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Workplace Romances Can Be Dangerous to Employers



" Companies may want to implement stronger policies against intra-workplace fraternization>
In this case, two female employees alleged that their supervisor was simultaneously involved in consensual sexual relationships with three of his five female subordinates. The women argued that the three women received special treatment over the two remaining women who were not sexually involved with the male supervisor, such as promotions, scheduling and training favoritism. When one of the two women complained about the favoritism, she allegedly suffered retaliation for her complaint. The two women filed suit against the employer, claiming that the apparent favoritism exhibited toward the other three women upon them constituted a sexually hostile work environment. The lower courts disagreed and found in favor of the employer.

The California Supreme Court, however, found the employer liable, holding that suggestions of favoritism based upon sex could become sufficiently pervasive to create a sexually hostile work environment for otherwise unaffected co-workers. The Court relied on the Equal Employment Opportunity Commission's policy statement and guidelines in concluding that sexual favoritism could create a hostile work environment by implying that supervisors view their female subordinates in a sexual – rather than professional – manner, and that engaging in consensual sexual behavior is the only way for women to advance in their careers.

This case is particularly groundbreaking because it rejects other courts' decisions that had concluded that sexual favoritism is not actionable under the employment discrimination laws because such behavior negatively impacts both men and women equally and is not directed toward any member of a discrete class. In contrast, the California Supreme Court held the widespread sexual favoritism might be actionable under state law because of the effect it has on all members of the workplace.

As this significant decision for business owners will most certainly encourage new legal actions brought by employees for sexual harassment in the workplace, employers are urged to review their non-fraternization and sexual harassment policies and training materials. Employers should review and discuss this decision with their employees in the mandatory anti-harassment training that California employers are required to complete by the end of the year. In addition, companies may want to implement stronger policies against intra-workplace fraternization and, in the event of a workplace romance, companies may consider documenting the consensual nature of the relationship.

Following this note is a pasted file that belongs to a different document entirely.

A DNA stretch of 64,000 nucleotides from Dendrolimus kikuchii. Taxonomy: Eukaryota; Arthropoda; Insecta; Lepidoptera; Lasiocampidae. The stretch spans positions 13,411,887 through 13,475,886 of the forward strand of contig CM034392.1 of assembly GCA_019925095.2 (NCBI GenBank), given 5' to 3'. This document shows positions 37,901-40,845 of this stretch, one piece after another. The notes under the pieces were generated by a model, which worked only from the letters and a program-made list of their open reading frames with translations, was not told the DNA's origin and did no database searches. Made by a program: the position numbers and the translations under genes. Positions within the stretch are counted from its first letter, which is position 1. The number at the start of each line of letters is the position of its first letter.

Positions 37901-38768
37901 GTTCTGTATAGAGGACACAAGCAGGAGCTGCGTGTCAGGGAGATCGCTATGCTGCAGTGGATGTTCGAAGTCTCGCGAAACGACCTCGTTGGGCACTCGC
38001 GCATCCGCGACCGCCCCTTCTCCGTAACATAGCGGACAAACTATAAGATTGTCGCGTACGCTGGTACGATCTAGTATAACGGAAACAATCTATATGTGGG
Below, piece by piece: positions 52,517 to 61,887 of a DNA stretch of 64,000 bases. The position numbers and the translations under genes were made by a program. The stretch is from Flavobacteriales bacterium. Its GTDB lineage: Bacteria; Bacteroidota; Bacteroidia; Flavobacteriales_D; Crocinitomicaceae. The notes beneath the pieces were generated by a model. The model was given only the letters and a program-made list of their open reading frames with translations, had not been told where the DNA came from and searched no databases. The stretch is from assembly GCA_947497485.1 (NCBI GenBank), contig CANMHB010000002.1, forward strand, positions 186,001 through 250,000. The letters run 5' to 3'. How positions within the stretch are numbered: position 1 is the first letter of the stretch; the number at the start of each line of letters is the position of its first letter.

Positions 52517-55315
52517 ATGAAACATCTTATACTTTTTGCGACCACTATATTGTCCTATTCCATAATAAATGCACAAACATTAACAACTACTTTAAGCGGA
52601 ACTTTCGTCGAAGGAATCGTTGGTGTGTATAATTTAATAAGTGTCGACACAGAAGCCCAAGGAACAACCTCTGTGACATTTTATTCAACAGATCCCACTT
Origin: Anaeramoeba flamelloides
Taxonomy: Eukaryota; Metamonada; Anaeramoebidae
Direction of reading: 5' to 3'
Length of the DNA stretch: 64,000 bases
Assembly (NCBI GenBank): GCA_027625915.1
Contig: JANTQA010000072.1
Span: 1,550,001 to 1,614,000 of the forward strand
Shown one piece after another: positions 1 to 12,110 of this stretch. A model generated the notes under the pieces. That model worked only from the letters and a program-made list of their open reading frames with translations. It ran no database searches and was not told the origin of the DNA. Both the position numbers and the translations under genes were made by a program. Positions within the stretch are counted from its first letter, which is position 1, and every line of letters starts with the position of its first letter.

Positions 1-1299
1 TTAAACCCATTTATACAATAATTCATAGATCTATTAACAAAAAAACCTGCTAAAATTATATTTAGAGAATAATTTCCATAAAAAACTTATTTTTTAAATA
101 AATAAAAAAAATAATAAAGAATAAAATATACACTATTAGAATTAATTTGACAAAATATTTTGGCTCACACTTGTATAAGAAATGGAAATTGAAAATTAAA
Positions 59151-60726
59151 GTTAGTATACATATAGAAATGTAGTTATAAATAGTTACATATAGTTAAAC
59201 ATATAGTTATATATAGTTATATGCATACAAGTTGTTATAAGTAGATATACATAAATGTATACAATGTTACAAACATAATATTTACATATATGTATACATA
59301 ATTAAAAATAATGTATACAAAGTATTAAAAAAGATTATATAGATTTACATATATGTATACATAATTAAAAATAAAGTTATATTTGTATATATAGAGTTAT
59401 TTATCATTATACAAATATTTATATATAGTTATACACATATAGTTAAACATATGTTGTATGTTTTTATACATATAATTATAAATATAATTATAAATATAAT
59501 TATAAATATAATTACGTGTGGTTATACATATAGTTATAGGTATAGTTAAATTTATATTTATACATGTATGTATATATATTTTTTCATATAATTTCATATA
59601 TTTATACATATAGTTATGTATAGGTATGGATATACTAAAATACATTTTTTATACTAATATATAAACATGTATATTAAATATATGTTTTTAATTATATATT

• Krupin O'Brien LLC is a nationally recognized law firm specializing in employment and labor law and exclusively representing employers in the areas of labor relations, employment law, business immigration and related litigation. The firm has a particular expertise in representing restaurants and the hospitality industry, and represents companies and ownership groups of all sizes, both local and nationally. For further information contact Ana Salper, an attorney with Krupin O'Brien LLC, where she represents clients on all forms of litigation, and counsels clients on diverse employment and labor matters. Ms. Salper oversees the firm's New York office and is a member of the New York State Bar. Contact her at: 212-745-1387 or ana@krupinobrien.com.
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